Kubernetes solves only half the problem of modernising applications. The next stage will be filling the gap between Kubernetes and applications.
Stories by Matt Asay
Google’s new foundation provides trademark protection to open source projects, starting with Istio, Angular, and Gerrit. Not everyone is pleased.
We have hundreds of different databases to choose from for storing our data — and we need more.
Across the industry, tech vendors are mostly eschewing earnings guidance, given the uncertainty caused by Covid-19.
For the creators of Drupal, Curl, and Fio, their projects didn’t seem like work. There might be a lesson for the rest of us.
Many important projects are maintained by volunteer developers who may now have more pressing needs than volunteering.
We rightly put open source contributors on a pedestal, but perhaps we should rethink the hierarchy of contributions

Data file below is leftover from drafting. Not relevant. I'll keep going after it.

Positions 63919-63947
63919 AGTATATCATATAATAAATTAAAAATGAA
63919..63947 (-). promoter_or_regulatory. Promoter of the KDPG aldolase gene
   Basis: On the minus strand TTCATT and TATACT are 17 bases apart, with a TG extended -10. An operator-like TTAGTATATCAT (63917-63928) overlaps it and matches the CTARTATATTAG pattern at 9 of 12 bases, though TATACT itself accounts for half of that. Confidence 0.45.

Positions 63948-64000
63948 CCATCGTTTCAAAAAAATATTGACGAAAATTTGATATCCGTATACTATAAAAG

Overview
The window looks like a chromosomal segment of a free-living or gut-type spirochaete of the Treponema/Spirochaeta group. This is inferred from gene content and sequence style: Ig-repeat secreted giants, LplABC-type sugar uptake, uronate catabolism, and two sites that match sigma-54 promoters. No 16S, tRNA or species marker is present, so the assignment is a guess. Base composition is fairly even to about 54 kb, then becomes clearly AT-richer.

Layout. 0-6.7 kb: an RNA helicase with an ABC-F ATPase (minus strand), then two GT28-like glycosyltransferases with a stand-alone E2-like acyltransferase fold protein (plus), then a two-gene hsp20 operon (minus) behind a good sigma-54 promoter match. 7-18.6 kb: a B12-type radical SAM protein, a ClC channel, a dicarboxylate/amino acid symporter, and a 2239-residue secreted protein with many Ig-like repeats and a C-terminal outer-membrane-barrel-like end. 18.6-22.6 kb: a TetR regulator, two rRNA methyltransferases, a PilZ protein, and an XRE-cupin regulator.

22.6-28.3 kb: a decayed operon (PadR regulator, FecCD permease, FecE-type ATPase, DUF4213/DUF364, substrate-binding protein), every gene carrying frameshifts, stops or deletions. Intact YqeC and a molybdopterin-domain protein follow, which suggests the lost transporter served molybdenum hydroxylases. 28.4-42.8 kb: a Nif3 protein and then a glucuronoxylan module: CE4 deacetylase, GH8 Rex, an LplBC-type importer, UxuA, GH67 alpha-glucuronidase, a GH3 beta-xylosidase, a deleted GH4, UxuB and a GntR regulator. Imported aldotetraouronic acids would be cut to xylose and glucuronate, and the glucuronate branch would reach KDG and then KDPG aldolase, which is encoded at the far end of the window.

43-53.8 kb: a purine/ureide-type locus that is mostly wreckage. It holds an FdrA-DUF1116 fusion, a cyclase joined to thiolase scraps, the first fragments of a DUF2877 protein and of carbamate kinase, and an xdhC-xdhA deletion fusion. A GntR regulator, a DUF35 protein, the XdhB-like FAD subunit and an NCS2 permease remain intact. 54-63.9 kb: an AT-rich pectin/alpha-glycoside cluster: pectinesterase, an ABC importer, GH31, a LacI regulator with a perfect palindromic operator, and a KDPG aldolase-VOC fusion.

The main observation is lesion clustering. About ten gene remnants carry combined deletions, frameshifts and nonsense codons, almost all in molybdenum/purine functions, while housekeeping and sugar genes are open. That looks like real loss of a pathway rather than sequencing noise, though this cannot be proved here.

Just as the Unix philosophy provided a blueprint for open source, open source practices and design principles provided a model for the cloud.
Kubernetes adoption is happening even faster than you think. Credit the project’s unusual degree of openness
Quick, can you spot the common link between MongoDB, DataStax, Redis Labs, Percona, Couchbase, and EnterpriseDB?
There has been a lot of talk about open source sustainability over the past few years, and for good reason.
Is Kubernetes the perfect defence against cloud lock-in, or a needlessly complex solution to a problem nobody has?
If you think the cloud will drive data centres to extinction and that AI projects are doomed to fail, think again.
The best software is software that companies build to scratch their own itches and address their own day-to-day needs
We are all open sourcerors now. Let’s look back at some of the most significant open source innovations that got us here.
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